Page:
Nearly 13% of my General Mills shares in my IRA have been acquired through dripping. The position is now worth about $29,000.

Of the nearly $8,000 gain from my original purchase amount, about $3,500 – or 44% – is directly attributable to dividends.

Watching the share total climb and the dividends roll in has been very satisfying. Knowing that the divvies are doing their job makes me more confident as an investor and makes it easier to tune out the ups and downs of the market.


In my all-time favorite animated movie, Disney’s Beauty and the Beast, village lethario/bully Gaston and his feeble sidekick Lefou sing about Gaston’s plan to get bookish beauty Belle to marry him.

(Image from ohmy.disney.com)

Gaston: “Lefou, I’m afraid I’ve been thinking.”

Lefou: “A dangerous pastime.”

Gaston: “I know.”

Thinking often is a dangerous pastime for yours truly, too, as I can be a big over-thinker and second-guesser when it comes to investing (and a lot of other stuff).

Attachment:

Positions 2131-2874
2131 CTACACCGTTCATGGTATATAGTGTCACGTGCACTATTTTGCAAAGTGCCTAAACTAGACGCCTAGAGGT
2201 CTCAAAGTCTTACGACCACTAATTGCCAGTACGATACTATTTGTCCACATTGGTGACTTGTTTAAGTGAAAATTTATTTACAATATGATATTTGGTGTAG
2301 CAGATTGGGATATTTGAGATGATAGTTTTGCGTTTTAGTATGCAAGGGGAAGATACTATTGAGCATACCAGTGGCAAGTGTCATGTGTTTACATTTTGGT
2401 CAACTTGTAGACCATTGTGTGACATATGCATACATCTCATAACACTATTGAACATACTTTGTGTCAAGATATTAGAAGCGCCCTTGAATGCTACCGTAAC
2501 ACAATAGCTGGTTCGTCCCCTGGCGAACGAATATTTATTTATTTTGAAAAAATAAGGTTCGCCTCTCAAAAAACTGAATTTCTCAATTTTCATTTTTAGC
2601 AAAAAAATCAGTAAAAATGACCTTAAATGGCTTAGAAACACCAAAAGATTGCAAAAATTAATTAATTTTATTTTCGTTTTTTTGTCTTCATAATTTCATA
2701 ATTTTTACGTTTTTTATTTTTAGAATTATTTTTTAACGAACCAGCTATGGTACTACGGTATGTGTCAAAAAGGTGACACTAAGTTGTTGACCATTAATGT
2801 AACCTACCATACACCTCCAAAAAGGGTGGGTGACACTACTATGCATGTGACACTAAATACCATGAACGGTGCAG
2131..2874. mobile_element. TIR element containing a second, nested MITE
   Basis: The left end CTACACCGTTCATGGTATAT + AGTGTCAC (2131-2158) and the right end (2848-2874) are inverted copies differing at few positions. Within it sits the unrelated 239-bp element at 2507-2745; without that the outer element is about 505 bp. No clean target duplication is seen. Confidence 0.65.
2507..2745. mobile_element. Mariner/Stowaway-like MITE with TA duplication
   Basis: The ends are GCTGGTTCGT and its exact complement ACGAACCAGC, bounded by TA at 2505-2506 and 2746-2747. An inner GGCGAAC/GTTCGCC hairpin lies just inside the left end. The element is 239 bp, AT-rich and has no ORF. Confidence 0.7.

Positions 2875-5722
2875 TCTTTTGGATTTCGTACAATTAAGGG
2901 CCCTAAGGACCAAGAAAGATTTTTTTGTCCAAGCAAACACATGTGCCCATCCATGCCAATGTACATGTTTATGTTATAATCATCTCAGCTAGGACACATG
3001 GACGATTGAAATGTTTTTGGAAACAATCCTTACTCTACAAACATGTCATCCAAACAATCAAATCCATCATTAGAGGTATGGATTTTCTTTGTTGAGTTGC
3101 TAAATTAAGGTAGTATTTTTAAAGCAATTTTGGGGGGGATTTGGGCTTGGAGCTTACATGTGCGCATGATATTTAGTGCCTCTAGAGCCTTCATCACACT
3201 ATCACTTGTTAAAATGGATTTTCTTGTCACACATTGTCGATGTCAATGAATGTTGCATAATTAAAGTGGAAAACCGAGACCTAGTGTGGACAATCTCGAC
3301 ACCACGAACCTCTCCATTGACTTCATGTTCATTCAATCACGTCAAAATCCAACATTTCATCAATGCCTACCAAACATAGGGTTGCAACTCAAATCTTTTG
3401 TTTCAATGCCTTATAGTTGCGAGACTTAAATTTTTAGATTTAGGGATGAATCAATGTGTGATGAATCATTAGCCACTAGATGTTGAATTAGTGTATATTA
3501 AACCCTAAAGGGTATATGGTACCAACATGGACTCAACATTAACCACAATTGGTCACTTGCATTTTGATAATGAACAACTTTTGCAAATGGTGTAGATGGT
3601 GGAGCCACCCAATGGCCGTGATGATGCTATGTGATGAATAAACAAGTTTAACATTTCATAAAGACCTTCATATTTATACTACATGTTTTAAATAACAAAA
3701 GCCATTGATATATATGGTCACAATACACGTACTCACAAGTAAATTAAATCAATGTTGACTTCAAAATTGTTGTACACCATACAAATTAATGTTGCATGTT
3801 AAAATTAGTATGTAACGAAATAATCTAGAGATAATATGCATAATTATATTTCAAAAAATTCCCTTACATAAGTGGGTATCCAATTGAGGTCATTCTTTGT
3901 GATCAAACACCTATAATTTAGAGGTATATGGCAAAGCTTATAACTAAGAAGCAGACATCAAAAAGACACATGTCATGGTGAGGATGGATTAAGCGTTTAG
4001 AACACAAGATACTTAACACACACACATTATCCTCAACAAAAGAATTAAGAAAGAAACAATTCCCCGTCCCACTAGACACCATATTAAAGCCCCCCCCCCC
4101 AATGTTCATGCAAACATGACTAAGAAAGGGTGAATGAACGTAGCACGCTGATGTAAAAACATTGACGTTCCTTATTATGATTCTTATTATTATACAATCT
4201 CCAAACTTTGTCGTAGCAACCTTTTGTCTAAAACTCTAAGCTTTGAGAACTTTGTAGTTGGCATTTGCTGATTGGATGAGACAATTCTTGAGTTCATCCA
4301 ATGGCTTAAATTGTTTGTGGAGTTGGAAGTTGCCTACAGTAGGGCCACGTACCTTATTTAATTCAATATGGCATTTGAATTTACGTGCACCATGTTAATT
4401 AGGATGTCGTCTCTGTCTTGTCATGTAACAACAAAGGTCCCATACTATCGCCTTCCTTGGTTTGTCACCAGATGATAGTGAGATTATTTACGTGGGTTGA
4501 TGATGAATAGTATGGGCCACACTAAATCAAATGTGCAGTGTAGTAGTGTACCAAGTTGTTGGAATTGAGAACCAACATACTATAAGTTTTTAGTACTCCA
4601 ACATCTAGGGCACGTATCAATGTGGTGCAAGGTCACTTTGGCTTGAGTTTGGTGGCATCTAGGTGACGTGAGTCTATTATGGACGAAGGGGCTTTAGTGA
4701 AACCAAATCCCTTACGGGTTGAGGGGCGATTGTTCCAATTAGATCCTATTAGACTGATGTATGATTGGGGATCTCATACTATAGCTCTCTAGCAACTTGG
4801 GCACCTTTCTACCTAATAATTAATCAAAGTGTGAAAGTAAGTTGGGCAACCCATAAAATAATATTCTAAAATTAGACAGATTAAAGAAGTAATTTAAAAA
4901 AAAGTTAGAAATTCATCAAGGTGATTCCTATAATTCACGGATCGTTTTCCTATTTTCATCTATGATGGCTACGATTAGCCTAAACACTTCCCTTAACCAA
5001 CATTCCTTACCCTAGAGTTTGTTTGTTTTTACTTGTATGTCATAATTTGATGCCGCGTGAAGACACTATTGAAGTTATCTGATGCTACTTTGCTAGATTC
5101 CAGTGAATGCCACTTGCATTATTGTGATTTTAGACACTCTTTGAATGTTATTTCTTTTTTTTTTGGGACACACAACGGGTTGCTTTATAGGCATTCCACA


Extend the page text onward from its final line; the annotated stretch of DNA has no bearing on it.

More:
Dripping gives me one less thing to think about – and that might be my favorite reason for doing it.

Quick Disclaimer

By now, hopefully you have realized this article is about dividend reinvestment, not General Mills. I simply have used my GIS position to illustrate my thesis; I could have chosen any of several other companies I own.

As is the case with any company, there are both pros and cons to owning GIS, and I might discuss them in a future article. Nothing I have said here should be seen as a recommendation to buy General Mills or any other stock.

Wrapping Things Up

In just a few weeks, I will help launch an exciting new feature here on Daily Trade Alert:

Twice a month, we will invest real money in real time as we build a Dividend Growth Investing portfolio from scratch, one company at a time.

My next article will present the IBP’s goals, rules and strategy.

I’m still working out all the details, but one thing I know we’ll be doing within the Income Builder Portfolio is reinvesting all dividends.

That’s how The Big Dripper rolls!

— Mike Nadel